Prof. Takuzo Aida’s group from The University of Tokyo made unprecedented achievement on actuator and publisher their work on Nature Materials.
Toward a sustainable society, it is important to harness energy from natural resources such as light, heat, and wind power. Hence, during the last few decades, we have intensively developed various energy converters, as represented by organic photovoltaic cells. On the other hand, certain watches function mostly by converting sweeps of human arms (kinetic energy) into electrical energy. Such an energy harvesting technology, which makes use of energy gaps temporarily generated under ambient conditions for operating small mechanical devices on the spot, is also now recognized as very important for realizing a sustainable society.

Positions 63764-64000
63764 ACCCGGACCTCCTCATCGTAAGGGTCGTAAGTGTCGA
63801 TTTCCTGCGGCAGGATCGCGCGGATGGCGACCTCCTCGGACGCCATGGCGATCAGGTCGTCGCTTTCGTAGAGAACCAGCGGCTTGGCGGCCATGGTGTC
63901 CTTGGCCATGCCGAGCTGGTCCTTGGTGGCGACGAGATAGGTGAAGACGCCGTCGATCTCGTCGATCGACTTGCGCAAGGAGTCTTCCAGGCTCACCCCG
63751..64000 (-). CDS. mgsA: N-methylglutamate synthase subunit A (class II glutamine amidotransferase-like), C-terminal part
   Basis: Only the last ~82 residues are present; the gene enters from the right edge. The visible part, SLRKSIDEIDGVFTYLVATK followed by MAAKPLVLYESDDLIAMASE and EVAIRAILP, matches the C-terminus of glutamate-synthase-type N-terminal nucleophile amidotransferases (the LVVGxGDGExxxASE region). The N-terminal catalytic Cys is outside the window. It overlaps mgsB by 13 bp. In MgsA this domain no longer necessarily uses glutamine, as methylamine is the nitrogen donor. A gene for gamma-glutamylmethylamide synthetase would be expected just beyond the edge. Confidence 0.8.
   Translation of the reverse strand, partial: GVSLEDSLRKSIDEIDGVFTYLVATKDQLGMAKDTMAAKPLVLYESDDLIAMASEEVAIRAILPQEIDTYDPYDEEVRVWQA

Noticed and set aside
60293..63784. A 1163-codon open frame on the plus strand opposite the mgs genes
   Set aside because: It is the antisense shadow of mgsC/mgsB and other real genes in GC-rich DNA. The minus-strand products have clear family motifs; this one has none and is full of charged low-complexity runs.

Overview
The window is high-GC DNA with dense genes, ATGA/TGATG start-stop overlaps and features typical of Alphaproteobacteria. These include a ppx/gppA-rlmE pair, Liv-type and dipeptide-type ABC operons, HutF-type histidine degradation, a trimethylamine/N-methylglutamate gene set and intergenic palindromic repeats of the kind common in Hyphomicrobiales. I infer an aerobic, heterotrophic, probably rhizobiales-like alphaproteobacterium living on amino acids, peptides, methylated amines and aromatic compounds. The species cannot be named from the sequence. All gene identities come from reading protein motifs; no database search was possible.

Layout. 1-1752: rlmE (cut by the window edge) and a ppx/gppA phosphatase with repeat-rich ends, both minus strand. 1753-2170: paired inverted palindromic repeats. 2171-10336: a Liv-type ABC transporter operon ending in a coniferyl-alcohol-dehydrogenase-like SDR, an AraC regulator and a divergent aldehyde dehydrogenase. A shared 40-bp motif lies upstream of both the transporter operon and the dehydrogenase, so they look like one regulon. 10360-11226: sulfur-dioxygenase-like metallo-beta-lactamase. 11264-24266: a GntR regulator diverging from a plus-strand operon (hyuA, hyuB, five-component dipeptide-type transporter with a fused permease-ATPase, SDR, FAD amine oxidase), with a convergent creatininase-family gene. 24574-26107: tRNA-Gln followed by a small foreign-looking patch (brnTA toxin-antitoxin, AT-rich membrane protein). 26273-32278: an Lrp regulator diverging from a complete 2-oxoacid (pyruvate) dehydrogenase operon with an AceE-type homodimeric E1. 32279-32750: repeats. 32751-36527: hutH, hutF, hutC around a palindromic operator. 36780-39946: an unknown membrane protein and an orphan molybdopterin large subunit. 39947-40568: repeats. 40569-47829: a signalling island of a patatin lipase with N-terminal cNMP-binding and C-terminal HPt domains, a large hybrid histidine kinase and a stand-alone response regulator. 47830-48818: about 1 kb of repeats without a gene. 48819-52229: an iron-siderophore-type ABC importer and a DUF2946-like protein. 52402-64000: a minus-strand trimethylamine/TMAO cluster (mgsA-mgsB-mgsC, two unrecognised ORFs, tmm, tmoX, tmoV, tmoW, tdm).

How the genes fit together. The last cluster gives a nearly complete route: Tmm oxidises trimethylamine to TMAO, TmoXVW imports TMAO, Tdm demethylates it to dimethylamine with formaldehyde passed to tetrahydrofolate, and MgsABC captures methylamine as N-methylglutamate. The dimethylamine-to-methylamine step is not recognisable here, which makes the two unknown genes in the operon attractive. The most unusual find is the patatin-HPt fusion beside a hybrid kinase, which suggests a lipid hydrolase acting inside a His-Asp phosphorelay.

In the present work, we have reported an unprecedented type of thin-film actuator that seemingly operates autonomously under ambient conditions. In reality, the actuation is driven by undetectably small fluctuations in the ambient humidity. Furthermore, the actuator film can easily jump high or hit a glass bead upon abrupt heating and partial protection of the actuator film against water adsorption enables its unidirectional walking. Although there have been various types of actuators so far developed, none of them exhibit response to such minute humidity fluctuations. The key for these anomalous features of the film is the ultra high-speed and high-sensitive response to water adsorption and desorption of the film. The actuator film consists of a π-stacked carbon nitride polymer (CNP) and the noted properties rely on its mechanical toughness despite its ultra-light weight and ability to bend instantly in response to humidity fluctuations because of its highly anisotropic layered structure of CNPs. The film actuators are available just by one-pot vapor-deposition polymerization (VDP) with a glass substrate using guanidinium carbonate as a starting compound